The Harlem Renaissance 

Although Langston Hughes wrote “Harlem” in the early 1950s, the poem extends his legacy as a leading figure of the Harlem Renaissance. The Harlem Renaissance refers to a major explosion of Black intellectual and artistic activity that erupted in the 1920s. Though centered on the Harlem neighborhood of New York City, the Renaissance had an international reach that witnessed the flowering of Black intellectual discourse, literature, visual art, music, and fashion. All these forms of cultural and artistic production sought to challenge racism, subvert predominant stereotypes, and develop a progressive new politics that advanced Black peoples and promoted integration. At the center of the Harlem Renaissance stood the figure known as the New Negro. The “Old Negro” remained hampered by the historical trauma of slavery. The “New Negro,” by contrast, possesses a renewed sense of self, purpose, and pride. Langston Hughes contributed to this vision of the “New Negro” through his poetry. In early works like “Youth,” for instance, he professed his faith that the next generation of Black Americans would achieve their freedom. “Harlem” at once echoes this vision and complicates it. More specifically, he draws attention to the ways this vision has failed to become a material reality.

Black Life in the 1950s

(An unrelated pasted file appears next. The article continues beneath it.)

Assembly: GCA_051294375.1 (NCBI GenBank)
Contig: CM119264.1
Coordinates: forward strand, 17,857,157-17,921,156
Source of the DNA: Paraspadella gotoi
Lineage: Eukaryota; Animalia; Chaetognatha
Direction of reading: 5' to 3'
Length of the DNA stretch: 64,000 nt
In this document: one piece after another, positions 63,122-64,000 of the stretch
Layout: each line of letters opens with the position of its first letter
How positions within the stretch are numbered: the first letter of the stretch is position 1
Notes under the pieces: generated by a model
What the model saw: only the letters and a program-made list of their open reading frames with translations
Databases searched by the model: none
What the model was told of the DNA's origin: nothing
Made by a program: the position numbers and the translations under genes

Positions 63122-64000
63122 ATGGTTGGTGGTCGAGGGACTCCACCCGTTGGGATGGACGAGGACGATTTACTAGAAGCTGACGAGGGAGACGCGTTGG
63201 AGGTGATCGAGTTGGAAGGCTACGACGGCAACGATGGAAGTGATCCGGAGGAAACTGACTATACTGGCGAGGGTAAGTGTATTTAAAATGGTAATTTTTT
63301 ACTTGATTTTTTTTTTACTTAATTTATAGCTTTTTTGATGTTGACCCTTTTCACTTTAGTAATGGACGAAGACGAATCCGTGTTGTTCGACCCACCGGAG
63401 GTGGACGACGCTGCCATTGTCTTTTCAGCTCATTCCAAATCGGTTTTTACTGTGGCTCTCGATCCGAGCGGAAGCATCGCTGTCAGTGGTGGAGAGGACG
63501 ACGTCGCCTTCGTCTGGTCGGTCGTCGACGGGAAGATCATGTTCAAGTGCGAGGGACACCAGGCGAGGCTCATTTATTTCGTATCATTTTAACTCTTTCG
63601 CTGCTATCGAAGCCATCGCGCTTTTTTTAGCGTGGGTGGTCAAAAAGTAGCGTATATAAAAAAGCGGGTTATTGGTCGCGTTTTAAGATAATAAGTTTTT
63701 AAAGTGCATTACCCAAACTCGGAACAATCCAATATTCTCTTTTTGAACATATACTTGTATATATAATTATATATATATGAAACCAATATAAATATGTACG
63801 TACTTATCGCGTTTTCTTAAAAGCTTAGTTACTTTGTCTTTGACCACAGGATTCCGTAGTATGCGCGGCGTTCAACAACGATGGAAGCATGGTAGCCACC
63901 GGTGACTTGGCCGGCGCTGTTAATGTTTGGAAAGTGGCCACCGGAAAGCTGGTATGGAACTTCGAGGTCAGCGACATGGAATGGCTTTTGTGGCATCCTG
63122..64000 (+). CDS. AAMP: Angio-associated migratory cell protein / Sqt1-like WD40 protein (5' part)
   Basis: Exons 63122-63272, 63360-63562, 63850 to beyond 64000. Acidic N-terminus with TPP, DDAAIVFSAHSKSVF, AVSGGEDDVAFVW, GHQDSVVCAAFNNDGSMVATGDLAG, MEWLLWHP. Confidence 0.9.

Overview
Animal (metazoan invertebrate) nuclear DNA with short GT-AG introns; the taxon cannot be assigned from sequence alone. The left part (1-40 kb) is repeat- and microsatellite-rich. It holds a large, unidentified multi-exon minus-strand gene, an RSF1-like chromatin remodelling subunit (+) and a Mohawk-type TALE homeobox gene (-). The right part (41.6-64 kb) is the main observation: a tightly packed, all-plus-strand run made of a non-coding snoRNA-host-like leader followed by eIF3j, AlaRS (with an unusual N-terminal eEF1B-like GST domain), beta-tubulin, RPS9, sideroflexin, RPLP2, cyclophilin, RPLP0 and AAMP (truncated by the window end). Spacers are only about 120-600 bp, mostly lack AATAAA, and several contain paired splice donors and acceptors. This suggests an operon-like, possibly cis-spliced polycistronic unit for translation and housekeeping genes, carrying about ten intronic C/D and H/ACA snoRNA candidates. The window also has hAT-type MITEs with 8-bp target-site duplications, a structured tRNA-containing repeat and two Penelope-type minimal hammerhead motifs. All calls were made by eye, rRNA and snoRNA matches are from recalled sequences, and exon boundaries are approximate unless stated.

Hughes wrote “Harlem” in the early 1950s, and given the poem’s prophetic tone, it’s easy to see how it anticipates the Civil Rights Movement that would emerge at the decade’s end. The 1950s was a challenging decade for many Black communities throughout the United States. Despite ongoing hopes for greater integration and prosperity, the reality of Black life in much of America remained dispiriting. For one thing, political equality was still an unrealized dream. For another thing, many barriers continued to stand in the way of Black upward mobility. For instance, redlining tactics in many cities forced Black people to live in the least desirable parts of town. Even in cases where a bank would approve a loan to purchase property in middle-class neighborhoods, harassment from white neighbors could make life a living hell. The ongoing barriers to political equality and social mobility were especially disappointing in the postwar years. Many Black men served alongside in the Second World War, only to return home and remain unable to partake in the postwar economic boom. It was precisely these and other frustrations that led directly to the emergence of the Civil Rights Movement at the end of the 1950s.